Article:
Physiotherapists have warned that spending long hours in front of a screen presents serious posture and stress dangers.
A new survey for the Chartered Society of Physiotherapy (CSP) reveals that UK office workers are putting their mental and physical health at risk by working more than two hours extra each night on their commute and at home.
About two-thirds (64 per cent) of the 2,010 office workers polled said that they continued working on smartphones and other devices after they left the office, and spent an average of two hours 18 minutes doing so.
These stints were on top of an average of six hours 22 minutes in front of a screen in the office during their regular working day. The main reasons cited for doing extra work were to 'ease the pressure of the working day' (35 per cent) and 'too much work to do' (33 per cent).
While 29 per cent of people surveyed said additional work at home helped reduce their overall stress levels, a worrying 24 per cent want their boss to offer counselling services for stress. The survey revealed 53 per cent of those who work at home out of office hours, said that this had increased in the past two years, but of these people, just 8 per cent said their boss was trying to do anything about it.
Physiotherapists are concerned that 'over working' is storing up both physical and mental health problems for the future - particularly since 66 per cent of those surveyed reported suffering job-related ill health such as headaches and back pain. According to the survey, fewer than one in four people considered their posture when looking at screens outside of work.
Lisa Roberts, Technical Director at the Occupational Health Division of leading risk management firm Santia, commented:
“With the rapid advance in mobile technology, working away from the office has become more tempting and commonplace. This trend is not without its consequences, and although it may be helping people to spread workloads by allowing them to get more done during their commute or at home, overall stress levels can still remain high, and of course, poor posture can be a contributory factor to various health problems.
“To overcome this problem, employers need to ensure that staff workloads are reasonable, and regularly monitored. It is after all, in an employers’ interest to help maintain staff wellbeing to avoid the costs and consequences of long term sickness absence and poor morale. A range of simple solutions can be applied, including workstation or occupational health assessments.”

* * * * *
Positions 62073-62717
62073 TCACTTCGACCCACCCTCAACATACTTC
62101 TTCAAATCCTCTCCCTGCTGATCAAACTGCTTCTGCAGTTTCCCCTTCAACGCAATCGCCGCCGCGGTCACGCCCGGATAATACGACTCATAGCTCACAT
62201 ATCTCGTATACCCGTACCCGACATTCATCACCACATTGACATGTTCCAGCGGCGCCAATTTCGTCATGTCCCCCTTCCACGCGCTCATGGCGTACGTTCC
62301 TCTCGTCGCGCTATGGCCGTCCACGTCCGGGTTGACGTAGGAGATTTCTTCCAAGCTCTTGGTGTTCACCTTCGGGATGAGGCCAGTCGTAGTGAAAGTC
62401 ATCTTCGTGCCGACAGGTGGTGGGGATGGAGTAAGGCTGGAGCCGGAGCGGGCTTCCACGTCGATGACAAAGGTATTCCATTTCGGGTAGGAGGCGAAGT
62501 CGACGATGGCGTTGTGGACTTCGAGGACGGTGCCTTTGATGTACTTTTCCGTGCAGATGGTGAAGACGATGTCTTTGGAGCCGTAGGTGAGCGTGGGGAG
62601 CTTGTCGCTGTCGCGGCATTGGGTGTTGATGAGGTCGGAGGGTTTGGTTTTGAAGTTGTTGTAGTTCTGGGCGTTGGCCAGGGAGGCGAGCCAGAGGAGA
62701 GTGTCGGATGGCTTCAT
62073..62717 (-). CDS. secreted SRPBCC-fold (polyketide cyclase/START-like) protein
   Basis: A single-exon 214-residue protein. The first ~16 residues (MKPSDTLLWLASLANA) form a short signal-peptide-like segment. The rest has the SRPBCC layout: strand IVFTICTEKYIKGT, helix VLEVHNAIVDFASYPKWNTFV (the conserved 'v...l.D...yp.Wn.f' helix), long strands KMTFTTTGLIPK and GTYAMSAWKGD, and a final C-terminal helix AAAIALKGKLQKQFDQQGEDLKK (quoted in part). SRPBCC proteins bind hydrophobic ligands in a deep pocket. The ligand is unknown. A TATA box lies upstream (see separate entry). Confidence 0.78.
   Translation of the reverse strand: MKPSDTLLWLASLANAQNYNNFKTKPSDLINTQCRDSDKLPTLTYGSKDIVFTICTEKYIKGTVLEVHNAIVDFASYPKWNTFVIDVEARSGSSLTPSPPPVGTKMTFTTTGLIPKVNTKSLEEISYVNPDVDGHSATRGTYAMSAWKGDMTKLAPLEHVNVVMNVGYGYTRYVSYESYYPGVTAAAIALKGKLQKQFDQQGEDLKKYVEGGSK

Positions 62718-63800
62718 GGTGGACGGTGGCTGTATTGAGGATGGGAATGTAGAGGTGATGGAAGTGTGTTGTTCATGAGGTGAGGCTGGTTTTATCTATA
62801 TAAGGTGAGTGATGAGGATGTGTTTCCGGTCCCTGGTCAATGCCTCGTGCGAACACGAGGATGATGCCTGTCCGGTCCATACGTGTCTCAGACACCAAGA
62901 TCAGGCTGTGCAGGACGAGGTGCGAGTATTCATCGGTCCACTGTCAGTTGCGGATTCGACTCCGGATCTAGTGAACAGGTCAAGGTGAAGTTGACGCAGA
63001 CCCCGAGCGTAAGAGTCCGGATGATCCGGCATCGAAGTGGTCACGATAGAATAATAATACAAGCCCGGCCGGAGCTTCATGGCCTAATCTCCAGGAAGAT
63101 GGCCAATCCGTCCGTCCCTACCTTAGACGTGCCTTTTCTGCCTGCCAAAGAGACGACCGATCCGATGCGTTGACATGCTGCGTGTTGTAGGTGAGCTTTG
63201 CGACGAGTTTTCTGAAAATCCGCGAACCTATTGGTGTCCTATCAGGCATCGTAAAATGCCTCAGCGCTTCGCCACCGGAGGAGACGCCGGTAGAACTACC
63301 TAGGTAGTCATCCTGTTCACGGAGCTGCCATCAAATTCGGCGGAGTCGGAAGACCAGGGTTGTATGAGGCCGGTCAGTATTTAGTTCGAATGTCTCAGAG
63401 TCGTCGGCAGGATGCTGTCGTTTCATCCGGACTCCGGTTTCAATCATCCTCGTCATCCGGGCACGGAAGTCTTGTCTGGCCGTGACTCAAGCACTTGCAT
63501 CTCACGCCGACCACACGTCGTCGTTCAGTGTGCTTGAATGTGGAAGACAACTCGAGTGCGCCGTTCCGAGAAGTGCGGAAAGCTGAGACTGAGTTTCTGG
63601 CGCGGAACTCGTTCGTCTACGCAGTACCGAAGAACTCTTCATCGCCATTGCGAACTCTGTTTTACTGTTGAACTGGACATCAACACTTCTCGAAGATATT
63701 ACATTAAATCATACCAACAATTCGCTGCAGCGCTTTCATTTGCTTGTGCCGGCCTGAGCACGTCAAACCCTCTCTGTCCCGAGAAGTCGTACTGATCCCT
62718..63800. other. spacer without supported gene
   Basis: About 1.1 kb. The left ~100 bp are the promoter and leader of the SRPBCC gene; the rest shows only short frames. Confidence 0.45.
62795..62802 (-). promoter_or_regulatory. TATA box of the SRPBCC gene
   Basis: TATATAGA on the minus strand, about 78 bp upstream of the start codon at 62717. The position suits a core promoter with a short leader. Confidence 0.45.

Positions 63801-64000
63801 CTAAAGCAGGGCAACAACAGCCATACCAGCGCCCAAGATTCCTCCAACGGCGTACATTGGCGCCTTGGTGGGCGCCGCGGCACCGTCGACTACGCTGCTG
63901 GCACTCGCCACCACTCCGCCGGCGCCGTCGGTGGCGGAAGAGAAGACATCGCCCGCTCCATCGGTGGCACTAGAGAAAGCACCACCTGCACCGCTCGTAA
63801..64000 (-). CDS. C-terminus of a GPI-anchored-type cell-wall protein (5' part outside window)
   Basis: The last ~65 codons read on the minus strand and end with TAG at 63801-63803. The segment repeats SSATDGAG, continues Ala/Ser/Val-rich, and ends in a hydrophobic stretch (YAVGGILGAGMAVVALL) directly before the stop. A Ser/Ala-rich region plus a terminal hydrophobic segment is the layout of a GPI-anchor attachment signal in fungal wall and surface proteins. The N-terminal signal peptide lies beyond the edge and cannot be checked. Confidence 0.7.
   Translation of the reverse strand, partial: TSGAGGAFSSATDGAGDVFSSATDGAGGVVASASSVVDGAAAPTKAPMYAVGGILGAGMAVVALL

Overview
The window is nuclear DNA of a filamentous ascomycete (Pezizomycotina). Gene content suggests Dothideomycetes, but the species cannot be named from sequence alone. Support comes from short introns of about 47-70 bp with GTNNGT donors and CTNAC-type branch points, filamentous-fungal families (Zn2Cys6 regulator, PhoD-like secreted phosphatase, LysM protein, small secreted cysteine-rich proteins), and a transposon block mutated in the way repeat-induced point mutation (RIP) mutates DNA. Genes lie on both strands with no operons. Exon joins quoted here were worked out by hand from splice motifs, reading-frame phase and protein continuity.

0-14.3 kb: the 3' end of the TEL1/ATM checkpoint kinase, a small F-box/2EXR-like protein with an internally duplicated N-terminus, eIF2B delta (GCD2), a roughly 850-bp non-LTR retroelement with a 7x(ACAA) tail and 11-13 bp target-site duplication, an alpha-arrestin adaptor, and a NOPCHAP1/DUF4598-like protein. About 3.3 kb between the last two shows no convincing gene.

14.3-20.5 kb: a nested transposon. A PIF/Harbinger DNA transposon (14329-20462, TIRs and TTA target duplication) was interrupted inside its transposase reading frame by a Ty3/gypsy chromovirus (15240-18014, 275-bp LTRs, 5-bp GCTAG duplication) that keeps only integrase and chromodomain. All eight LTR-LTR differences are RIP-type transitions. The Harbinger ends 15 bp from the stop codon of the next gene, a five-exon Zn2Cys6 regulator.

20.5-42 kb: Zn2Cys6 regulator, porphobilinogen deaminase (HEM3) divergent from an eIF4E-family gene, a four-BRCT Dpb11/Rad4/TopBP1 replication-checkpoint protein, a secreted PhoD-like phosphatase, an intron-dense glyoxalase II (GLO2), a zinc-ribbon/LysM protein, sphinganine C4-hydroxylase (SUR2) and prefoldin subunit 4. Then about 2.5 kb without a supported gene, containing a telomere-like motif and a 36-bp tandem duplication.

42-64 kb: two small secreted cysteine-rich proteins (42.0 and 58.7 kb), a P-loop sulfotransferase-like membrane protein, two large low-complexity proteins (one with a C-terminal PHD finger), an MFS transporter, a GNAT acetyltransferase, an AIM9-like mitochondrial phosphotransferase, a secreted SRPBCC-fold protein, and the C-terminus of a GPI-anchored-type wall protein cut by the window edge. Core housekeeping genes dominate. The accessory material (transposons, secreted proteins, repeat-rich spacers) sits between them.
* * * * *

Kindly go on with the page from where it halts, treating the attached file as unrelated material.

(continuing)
Simple low cost measures include:
- Encouraging staff to report any concerns about their health at an early stage
- Encouraging staff to take regular breaks and be physically active during lunchtimes
- Displaying leaflets and posters promoting good posture, health advice and activities for staff
- Arranging and supporting activities that help staff to get active, like lunchtime walking clubs
- Creating links with local gyms and clubs
- Implementing a Cycle to Work scheme and taking advantage of a tax exemption enabling you to loan to staff cycles and cycling equipment as a tax-free benefit
- Encouraging active travel to and from work e.g. cycling, walking and running
- Encouraging workstation assessments to reduce and treat musculoskeletal disorders.
Access to physiotherapy, fitness classes and ergonomically-designed chairs were three services that many workers in the survey said they would like their employer to pay for.
The CSP is concerned that poor posture when using smartphones and other mobile devices - which many people do their additional work on - can lead to back and neck pain. Dr Helena Johnson, chair of the Chartered Society of Physiotherapy, said:
“The results of this survey are a huge concern to physiotherapists, who see the consequences of poor posture and bad working practices each day. While doing a bit of extra work at home may seem like a good short-term fix, if it becomes a regular part of your evening routine then it can lead to problems such as back and neck problems, as well as stress-related illness. This is especially the case if you're using handheld devices and not thinking about your posture.”
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